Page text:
The trade show at this year’s Commodity Classic was once again packed.
Written by Jonathan Eisenthal
By just about every measure Commodity Classic grew by leaps and bounds in 2014. Held in San Antonio, Texas, the national annual farm gathering for corn, soybean, wheat and sorghum farmers drew 7,322 attendees — more than a thousand above last year’s total.
Organizers attribute much of the growth to a changing demographic that included 1,151 first-time attendees (a record) — many of them young farmers. Other records include 160 media representatives covering the convention and 301 companies exhibiting at the trade show.
A straw poll of National Corn Growers Association delegates to set priorities for the coming year ranked the top five issues: the No. 1 issue was ethanol promotion, followed by environmental regulations, implementation of the farm bill, communication/education of consumers and improving and repairing infrastructure for transportation, including rail, roads, bridges and locks and dams used in river transit.
The Minnesota delegation submitted a resolution to support the development of rail, trucking, pipeline and storage infrastructure related to the transportation and storage of liquid petroleum and natural gas. The resolution was adopted by Corn Congress.
“This year, we’ve had a perfect storm of a good corn crop, followed by a very cold winter and a dramatic increase in exports. All of these things in combination created a crisis in the LP gas supply,” said Northfield farmer Bruce Peterson, who serves as Vice President for Minnesota Corn Growers Association. Peterson attended Commodity Classic and took part as a delegate in the Corn Congress. “We hope that by improving the infrastructure we can avert a recurrence of the crisis.”
Agriculture Secretary Tom Vilsack gave the opening keynote address at the event. He touched on many topics, among them looking at ways to support the ethanol market, including conducting a trade mission to China and India to boost sales of American-produced ethanol. He also spoke about the timeline for implementation of the farm bill.
“Vilsack mentioned one thing they want to emphasize to India and China are the environmental benefits, the improved air quality you get from using biofuels,” Peterson said.
New technology and equipment
Jerry Demmer, a farmer in Clarks Grove and chairman of the Minnesota Corn Research & Promotion Council, found the trade show packed with useful exhibits and the whole Commodity Classic experience provided great networking opportunities.
One issue of growing interest among farmers is the use and ownership of the data generated by precision-ag computer and GPS-geared farm equipment. Demmer visited with Texas-based Cooperative Services, which is developing means for farmers to have a better control over the flow of their data and who sees it.
Currently, many farmers may be transmitting their planting and yield data over “cloud” services, which make it easy for the farmer to access the data and sync machinery with that data, but it also gives corporate owners of the “cloud” servers access to that data.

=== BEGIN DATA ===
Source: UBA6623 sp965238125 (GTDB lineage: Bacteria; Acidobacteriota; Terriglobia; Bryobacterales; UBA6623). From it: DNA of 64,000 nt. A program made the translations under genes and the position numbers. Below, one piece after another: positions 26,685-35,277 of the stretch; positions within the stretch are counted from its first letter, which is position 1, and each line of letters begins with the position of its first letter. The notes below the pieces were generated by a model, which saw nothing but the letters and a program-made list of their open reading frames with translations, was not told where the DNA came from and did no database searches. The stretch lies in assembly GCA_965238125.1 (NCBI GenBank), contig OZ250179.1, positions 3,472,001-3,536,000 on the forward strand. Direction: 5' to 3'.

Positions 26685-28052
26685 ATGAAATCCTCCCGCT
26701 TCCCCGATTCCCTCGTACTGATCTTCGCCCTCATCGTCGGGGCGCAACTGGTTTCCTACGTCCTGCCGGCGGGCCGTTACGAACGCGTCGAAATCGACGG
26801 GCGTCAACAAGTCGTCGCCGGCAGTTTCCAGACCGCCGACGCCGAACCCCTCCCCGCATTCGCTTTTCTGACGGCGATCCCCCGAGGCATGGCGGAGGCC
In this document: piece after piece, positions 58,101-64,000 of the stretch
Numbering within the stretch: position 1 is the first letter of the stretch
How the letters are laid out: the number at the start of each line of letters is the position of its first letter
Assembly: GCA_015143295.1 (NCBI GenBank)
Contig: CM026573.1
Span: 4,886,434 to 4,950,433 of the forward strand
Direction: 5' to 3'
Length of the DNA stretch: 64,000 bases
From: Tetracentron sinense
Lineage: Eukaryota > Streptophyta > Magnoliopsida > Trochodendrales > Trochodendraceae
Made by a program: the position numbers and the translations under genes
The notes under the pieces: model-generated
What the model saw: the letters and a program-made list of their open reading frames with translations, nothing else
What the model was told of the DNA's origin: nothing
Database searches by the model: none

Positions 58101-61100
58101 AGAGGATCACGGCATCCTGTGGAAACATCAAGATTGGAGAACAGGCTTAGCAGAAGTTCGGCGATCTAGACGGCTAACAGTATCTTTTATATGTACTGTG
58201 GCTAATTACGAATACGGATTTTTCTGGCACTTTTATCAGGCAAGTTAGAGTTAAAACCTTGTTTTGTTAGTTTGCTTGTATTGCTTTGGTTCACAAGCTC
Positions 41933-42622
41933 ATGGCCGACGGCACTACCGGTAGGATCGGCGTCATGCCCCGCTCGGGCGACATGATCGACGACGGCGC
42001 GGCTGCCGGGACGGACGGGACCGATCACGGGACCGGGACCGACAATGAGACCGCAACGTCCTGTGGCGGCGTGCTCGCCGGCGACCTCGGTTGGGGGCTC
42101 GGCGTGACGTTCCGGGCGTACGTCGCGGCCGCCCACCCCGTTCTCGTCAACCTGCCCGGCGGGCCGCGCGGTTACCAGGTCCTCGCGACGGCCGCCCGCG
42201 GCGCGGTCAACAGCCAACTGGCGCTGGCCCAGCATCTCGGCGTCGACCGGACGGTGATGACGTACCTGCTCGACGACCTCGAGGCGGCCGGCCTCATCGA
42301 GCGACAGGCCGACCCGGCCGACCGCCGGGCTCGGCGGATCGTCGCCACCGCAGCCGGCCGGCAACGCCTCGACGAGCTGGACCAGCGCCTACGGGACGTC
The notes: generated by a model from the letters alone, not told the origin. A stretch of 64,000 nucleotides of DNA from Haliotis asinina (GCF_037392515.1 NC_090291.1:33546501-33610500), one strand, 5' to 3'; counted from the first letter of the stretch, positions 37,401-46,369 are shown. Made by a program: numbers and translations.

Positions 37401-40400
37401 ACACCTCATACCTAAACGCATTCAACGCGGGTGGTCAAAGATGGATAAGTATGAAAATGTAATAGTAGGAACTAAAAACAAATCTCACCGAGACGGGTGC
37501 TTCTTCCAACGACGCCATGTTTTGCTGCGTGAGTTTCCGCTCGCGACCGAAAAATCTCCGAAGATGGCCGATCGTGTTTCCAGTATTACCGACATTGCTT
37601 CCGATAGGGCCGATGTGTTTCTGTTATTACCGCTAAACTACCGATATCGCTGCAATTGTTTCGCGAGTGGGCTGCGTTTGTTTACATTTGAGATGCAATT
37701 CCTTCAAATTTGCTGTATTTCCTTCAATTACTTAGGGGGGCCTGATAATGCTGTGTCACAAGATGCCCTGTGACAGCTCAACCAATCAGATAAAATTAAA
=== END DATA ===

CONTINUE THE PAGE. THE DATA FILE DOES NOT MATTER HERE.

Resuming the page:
“We want to be able to use data to improve our yields, but we also want to make sure that no one is misusing our data,” Demmer said.
Peterson reported that John Deere’s new high-speed planting technology has captured a lot of interest.
“They were showing a new planter unit that’s designed to plant at ten miles an hour (more than twice typical planter speeds),” Peterson said. “They just announced it last month in Kentucky and this is the second major farm show they’ve shown this at. It’s more heavily built, so when you run into rocks at that higher speed, the equipment can withstand that extra force. It has more of a bowl than a seed disk, that allows higher speeds, and the typical 18-inch seed tube found in most planters has been replaced by a rotating brush. They claim it is supposed to work with just about any seed coating.”
Corn Congress deliberated on a number of issues to set policy direction for National Corn Growers Association in the coming year.
A resolution passed relating to an issue of intense interest — food labeling. The resolution reads: “We support a national, voluntary food labeling program that is science-based and has preemption of state labeling laws.”
Another resolution supports the establishment of U.S. Grains Council’s direct involvement in the promotion of ethanol exports.
“The U.S. Grains Council has traditionally been involved almost exclusively in promoting the export of grains and feed products, and then they added distillers grains, but now we are taking a look at the export of ethanol, and that dovetails nicely with what the ag secretary mentioned,” Peterson said.
Demmer serves on the National Corn Growers Ethanol Committee, and reports that the discussions centered on how to facilitate the export of ethanol in case U.S. demand drops below what producers are making. Assuring adequate export infrastructure is a key issue.
Committee discussions also noted the likelihood that flex fuel vehicle production will continue to drop and may discontinue altogether by 2018 or 2019 unless CAFE standards are revised to include incentives for FFV production again.
“Where will we be able to sell E30 or E85? It’s a real concern. The answer is that government will have to address this,” Demmer said.